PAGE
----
(13) 3. 2. VIDEOGAMES & EDUCATION Up until recently research on the educational potential of the videogames was focused mainly on informal learning contexts, namely, the use that young people give to videogames out of school activities and what their could learn from them. This early research helped in demonstrating the educational potential of video games, not just those who are called “educational game” but also the “commercial off-the-shelf videogames” widely used by digital natives. James Paul Gee argues that a good commercial video game is designed around a good theory of learning and for that reason it can enhance deep learning (Gee, 2005). The educational potential of videogames outside the classroom has prompted new emerging research focused now on identifying educational opportunities in formal education and variety of alternatives have been proposed. 2.1.. Pedagogical use of commercial off-the-shelf videogames. By using commercial video game, researchers have inquired about the possibility of mediation in the teaching of curriculum content. This approach has advantages especially in terms of costs as compared to game development for educational purposes since there is no need to earmark funding for this, something which is much more expensive than purchasing a few commercial licenses. In addition, using a commercial game is very attractive to students who recognize it as an important part of their lives as digital natives. These games, however, were not designed with an educational objective, much less it was considered their use in a classroom and therefore it is not natural or intuitive to use them in formal education. Research by Futurelab (Sandford et al, 2006) in schools of England identified a number of interesting situations with respect to commercial off-the-shelf video games and their educational potential. The research considered two activities: (i) National surveys conducted by Ipsos MORI that covered primary and secondary.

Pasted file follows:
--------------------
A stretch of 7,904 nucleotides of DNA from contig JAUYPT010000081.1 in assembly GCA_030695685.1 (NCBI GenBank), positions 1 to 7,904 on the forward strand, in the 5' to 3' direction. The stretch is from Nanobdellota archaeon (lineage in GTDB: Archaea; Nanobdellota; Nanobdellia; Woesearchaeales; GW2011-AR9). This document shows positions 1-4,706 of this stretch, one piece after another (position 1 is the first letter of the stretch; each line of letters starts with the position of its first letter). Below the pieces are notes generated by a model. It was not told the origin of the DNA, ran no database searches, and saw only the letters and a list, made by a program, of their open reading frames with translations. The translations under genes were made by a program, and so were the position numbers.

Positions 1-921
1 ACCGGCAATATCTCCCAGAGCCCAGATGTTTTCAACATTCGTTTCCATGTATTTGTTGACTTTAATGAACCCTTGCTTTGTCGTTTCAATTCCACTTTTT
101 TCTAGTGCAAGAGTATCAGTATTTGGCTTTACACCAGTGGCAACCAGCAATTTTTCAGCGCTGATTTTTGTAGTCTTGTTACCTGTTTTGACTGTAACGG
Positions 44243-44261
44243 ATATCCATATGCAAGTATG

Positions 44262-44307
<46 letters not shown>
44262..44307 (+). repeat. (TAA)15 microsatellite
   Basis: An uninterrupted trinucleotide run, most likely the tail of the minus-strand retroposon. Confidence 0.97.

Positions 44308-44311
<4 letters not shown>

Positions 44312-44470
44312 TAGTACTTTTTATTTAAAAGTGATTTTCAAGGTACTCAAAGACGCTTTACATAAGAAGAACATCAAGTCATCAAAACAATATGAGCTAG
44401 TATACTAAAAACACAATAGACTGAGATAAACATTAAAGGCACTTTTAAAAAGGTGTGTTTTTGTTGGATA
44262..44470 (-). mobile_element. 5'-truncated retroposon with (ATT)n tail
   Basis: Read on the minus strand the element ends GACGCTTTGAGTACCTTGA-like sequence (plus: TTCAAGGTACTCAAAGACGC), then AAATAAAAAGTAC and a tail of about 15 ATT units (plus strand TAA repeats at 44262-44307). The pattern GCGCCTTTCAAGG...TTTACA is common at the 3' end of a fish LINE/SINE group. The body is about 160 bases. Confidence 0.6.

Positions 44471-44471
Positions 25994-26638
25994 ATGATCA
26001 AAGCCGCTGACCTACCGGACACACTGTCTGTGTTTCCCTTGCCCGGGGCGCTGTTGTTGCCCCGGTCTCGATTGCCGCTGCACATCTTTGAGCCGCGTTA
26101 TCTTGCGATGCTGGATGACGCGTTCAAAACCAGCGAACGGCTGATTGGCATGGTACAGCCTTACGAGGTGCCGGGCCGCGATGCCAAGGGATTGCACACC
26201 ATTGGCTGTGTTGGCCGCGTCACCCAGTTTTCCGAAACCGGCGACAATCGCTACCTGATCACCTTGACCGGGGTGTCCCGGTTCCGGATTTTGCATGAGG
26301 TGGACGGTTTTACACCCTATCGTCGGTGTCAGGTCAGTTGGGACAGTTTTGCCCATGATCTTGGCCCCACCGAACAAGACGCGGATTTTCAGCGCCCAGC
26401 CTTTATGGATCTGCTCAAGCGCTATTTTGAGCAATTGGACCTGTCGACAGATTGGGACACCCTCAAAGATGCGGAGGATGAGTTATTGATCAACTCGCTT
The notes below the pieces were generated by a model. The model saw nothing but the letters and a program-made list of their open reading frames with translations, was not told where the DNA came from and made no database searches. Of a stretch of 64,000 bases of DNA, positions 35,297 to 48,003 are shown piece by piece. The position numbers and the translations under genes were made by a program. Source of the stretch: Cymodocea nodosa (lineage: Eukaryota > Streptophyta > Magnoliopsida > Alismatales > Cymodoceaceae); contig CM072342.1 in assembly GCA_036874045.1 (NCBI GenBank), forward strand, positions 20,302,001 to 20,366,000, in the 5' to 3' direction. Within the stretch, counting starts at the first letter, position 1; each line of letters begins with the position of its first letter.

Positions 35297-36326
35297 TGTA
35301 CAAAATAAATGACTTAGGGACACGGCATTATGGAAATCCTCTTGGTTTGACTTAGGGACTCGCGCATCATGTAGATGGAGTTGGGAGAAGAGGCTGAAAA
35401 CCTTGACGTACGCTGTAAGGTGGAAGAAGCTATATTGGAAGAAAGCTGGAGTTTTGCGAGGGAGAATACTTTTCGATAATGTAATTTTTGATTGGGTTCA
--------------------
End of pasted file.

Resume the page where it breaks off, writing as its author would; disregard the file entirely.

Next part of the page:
(14) 4. teachers and school children aged 11-16 and (ii) Detailed 10 case studies corresponding to teacher approaches of use of games for learning. The 10 case studies were completed in four schools that represented a range of urban, rural, state and private settings. Two schools offered lessons based on a competency-based curriculum derived from the RSA‟s Opening Minds project, in addition to lessons based on a traditional curriculum. The games used in the schools were: The Sims 2, RollerCoaster Tycoon 3 and Knights of Honor. A few of the most relevant conclusions from that research follows:  A generational divide is still evident, with a significant majority of teachers (72%) not playing games for leisure, compared with 82% of students playing games outside lessons at least once a fortnight. Boys were also more likely to play games for leisure than girls. The majority of teachers and students surveyed reported that they thought games would motivate students to engage with learning. This situation seems to indicate that both teachers and students hold educational potential is closely linked to the motivational power that have video games.  The teachers and students in the case studies generally reported that using games in lessons was motivating. However, the study suggests that student motivation might be more likely to arise 1) when students were using games familiar from their home environment, and 2) when students were able to have some degree of autonomy in playing the game.  Concerns over curriculum and assessment appeared to be more influential in selecting the age of students to use games in lessons than the age rating for the games. No teacher expressed concern about using „teen games‟, ie those suitable for 13 and over, with 11 year-olds.  While teachers needed a certain level of familiarity with a game to be able to use it in their teaching, achieving particular educational objectives through the use of the game was more dependent upon a teacher‟s knowledge of the curriculum with which they were working than it was on their ability with the game.  Using games in a meaningful way within lessons depended far more on the effective use of existing teaching skills than it did on the development of any new,.